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Gottlieb's Dueling Acronyms

  • 10.12.2017
  • Peter Pitts
And there are just as many reasons to say "yes" to HHS.


Reports that FDA Commissioner Scott Gottlieb tops President Donald Trump’s list for replacing ousted HHS Secretary Tom Price are reverberating around the Washington echo chamber. The speculation has made its way into so many articles, blogs, tweets and cellphone conversations overheard on the Red Line Metro cars frequented by lobbyists, lawyers and journalists that it has acquired a patina of credibility, even inevitability.

I don’t claim to know whether the job will be offered to Gottlieb or if he would accept it. I do think the interests of patients, FDA, regulated industry and, most likely, Gottlieb himself would be best served if he remains at FDA. Here are four reasons why:


FDA needs stable leadership to produce the regulatory innovation that can turn today’s scientific advances into tomorrow’s medicines.

While the agency can maintain critical functions on autopilot, only a congressionally confirmed leader can break new ground or take controversial steps. Gottlieb has started to take FDA in new directions, for example by making public health arguments for lowering drug prices by tackling pharma company “gamesmanship,” and for making cigarettes less addictive. He has announced plans to release a plan for advancing biomedical innovation that will go beyond the requirements in the recently enacted 21st Century Cures Act and FDA Reauthorization Act.

These projects reflect Gottlieb’s personal experience and vision. It will take years to get them started and on a firm footing. They would likely wither if he departed.


While there certainly are other individuals with the necessary experience and competence to lead FDA, there is no reason to believe they would be nominated if Gottlieb departed.

When Gottlieb was nominated, serious contenders for the position included individuals who want to discard the standards and principles that have made FDA the gold standard for medical product regulation. These guys are still out there, tanned, rested and ready for their opportunity to dismantle the regulatory state and make the world safe for purveyors of snake oil.


Gottlieb lacks the kind of experience required to successfully manage an organization with a trillion-dollar budget and 80,000 employees.

Someone who has been a state governor or headed a state health department or possibly a large university system would be better qualified to deal with the massive budgets, to manage government departments with diverse missions and to placate members of Congress with competing interests.


The person who steps into Price’s shoes will be pinned between a mercurial president prone to humiliating cabinet secretaries, and feuding Republican factions in Congress that are promoting incompatible and impossible healthcare agendas.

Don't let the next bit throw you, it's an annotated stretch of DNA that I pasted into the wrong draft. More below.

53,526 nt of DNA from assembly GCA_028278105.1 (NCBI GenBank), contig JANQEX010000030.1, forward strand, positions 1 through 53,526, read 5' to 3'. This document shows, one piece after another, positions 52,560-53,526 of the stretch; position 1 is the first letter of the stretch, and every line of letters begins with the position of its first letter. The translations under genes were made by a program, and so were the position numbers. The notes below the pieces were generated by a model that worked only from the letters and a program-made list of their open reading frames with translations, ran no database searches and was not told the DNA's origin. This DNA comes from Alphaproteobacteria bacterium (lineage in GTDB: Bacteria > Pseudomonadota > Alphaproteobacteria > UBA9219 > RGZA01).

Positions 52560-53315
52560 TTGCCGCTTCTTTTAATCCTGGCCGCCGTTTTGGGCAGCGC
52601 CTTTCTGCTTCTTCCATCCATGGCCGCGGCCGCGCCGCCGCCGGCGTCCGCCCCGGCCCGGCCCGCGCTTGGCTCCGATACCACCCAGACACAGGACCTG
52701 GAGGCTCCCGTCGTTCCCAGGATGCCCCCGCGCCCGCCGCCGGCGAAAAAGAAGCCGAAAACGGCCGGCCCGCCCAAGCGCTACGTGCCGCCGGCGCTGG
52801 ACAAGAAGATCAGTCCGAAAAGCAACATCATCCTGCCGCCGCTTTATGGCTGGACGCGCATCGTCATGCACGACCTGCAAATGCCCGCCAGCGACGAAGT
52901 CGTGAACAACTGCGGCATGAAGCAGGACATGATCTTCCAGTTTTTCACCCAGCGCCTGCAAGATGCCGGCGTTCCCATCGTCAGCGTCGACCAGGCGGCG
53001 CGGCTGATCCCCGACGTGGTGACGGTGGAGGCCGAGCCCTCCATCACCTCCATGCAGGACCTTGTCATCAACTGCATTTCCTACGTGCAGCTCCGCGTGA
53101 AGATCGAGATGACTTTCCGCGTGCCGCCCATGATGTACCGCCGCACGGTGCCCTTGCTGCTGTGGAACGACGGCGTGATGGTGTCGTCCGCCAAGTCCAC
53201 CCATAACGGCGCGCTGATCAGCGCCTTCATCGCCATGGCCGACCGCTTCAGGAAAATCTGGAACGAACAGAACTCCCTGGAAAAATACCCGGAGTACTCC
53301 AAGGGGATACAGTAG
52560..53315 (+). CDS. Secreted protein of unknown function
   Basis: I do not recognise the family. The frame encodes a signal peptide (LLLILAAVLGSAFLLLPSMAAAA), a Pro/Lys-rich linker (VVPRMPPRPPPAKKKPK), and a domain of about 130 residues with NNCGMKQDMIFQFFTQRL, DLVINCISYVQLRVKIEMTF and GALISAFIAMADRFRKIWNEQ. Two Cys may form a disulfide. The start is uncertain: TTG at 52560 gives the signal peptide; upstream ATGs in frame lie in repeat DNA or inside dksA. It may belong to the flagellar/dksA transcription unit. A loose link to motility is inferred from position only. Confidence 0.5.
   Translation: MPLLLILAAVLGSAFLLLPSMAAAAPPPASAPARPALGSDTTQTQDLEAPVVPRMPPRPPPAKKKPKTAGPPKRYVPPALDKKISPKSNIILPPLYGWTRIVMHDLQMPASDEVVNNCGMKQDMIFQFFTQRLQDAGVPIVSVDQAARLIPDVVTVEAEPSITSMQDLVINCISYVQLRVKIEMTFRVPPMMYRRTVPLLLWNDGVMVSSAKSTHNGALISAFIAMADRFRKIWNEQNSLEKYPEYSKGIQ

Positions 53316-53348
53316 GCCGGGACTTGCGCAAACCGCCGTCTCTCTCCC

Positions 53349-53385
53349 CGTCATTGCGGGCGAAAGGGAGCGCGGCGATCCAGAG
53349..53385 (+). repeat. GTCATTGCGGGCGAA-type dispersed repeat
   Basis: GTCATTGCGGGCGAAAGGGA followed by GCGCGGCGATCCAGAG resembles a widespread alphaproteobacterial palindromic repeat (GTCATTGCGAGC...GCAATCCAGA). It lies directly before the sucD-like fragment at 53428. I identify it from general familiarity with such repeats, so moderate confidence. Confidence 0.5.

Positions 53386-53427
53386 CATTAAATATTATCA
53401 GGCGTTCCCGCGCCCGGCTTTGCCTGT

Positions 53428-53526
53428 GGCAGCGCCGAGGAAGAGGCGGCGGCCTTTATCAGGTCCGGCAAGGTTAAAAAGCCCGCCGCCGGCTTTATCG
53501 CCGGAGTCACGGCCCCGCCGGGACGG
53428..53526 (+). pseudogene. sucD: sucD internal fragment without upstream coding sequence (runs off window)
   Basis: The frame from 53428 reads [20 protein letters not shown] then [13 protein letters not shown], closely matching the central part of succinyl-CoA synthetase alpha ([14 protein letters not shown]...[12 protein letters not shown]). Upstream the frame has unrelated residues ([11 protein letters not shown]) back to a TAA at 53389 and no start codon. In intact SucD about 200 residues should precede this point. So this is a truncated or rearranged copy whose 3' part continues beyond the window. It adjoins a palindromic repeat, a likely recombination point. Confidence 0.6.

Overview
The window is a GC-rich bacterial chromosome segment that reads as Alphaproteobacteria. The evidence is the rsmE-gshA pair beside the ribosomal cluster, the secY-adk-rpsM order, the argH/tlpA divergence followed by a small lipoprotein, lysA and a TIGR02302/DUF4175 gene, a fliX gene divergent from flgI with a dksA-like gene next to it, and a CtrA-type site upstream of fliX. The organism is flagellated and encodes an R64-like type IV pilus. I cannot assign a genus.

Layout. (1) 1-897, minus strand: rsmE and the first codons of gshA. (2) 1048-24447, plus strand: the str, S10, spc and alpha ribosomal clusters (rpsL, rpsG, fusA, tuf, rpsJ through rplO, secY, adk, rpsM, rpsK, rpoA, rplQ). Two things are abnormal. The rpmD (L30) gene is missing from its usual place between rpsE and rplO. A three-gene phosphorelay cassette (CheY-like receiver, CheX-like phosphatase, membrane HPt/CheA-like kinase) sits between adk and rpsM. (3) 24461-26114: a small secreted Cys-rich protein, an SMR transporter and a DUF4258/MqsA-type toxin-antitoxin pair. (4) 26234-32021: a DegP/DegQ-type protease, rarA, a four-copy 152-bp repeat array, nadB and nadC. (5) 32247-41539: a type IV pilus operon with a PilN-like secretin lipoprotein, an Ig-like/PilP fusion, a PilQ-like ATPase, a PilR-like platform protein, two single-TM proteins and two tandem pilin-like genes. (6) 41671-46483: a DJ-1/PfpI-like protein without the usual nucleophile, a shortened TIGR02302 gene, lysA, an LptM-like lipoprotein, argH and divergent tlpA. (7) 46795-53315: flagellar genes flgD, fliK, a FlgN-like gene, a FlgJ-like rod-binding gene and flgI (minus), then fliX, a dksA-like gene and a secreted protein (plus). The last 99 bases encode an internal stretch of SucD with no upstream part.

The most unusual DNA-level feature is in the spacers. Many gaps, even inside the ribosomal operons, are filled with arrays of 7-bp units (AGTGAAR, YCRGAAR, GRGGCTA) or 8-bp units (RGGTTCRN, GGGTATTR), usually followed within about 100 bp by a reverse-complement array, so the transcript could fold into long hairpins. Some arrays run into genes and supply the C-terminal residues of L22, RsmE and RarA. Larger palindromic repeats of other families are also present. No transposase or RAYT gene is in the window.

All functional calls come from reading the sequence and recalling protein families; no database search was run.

The next HHS secretary will be castigated by Republicans for failing to strangle the Affordable Care Act and vilified by Democrats for failing to shore it up. The secretary also will have to defend the Trump administration’s proposals to slash funding for public health and biomedical research. It is difficult to imagine anyone coming out of the job with their integrity and self-respect intact.

If he departs now, Gottlieb will leave no mark behind at FDA, and there aren’t great prospects for advancing the public good at HHS. In contrast, based on his current trajectory, if he stays on the job, Gottlieb is on track to leave with a strong, positive legacy.


  • 10.11.2017
  • Peter Pitts
From the pages of the Wall Street Journal …

A Flawed Study Depicts Drug Companies as Profiteers
Peter J. Pitts

Even the authors admit their selection criteria are a ‘critical limitation.’ That’s an understatement.

Are drug companies ripping off cancer patients? Of course they are, suggests a much-hyped study published last month in the journal JAMA Internal Medicine. The truth is more complicated.

Drug companies receive a staggering return on investment “not seen in other sectors of the economy,” write Vinay Prasad of Oregon Health and Science University and Sham Mailankody of Memorial Sloan Kettering Cancer Center. They estimate that pharmaceutical firms spend $720 million on average to develop a single cancer drug, while the average cancer therapy generates sales of $6.7 billion.

The editors at JAMA are brilliant physicians, but they could use a refresher on the economics of drug development. Several methodological flaws in the study lead the authors to underestimate drug-development costs. 
Messrs. Prasad and Mailankody examined 10 publicly traded companies that secured their first-ever Food and Drug Administration approval between 2006 and 2015. They pulled data on companies’ research spending and revenues from annual financial reports filed with the Securities and Exchange Commission. These selection criteria are a joke. By looking at 10 companies that produced only one cancer drug each, the authors screened out big multinational corporations that had previously secured FDA approval for one or more drugs. Small biotech firms that hadn’t secured FDA approval for any treatments were also excluded. 
The authors admit that the selection criteria are a “critical limitation.” No kidding: They only looked at 15% of all cancer drugs approved from 2006 to 2015, ignoring the other 85% of cancer therapies introduced that decade. This helped them “prove” their hypothesis.
The analysis also overlooks hundreds of millions of dollars of research spending at companies that never develop an FDA-approved medicine. Nine of every 10 publicly traded drug companies lost money in 2014, according to a 2016 International Trade Administration report. Most therapies don’t make it out of the lab and into clinical trials. Of those that do, only 12% are brought to market.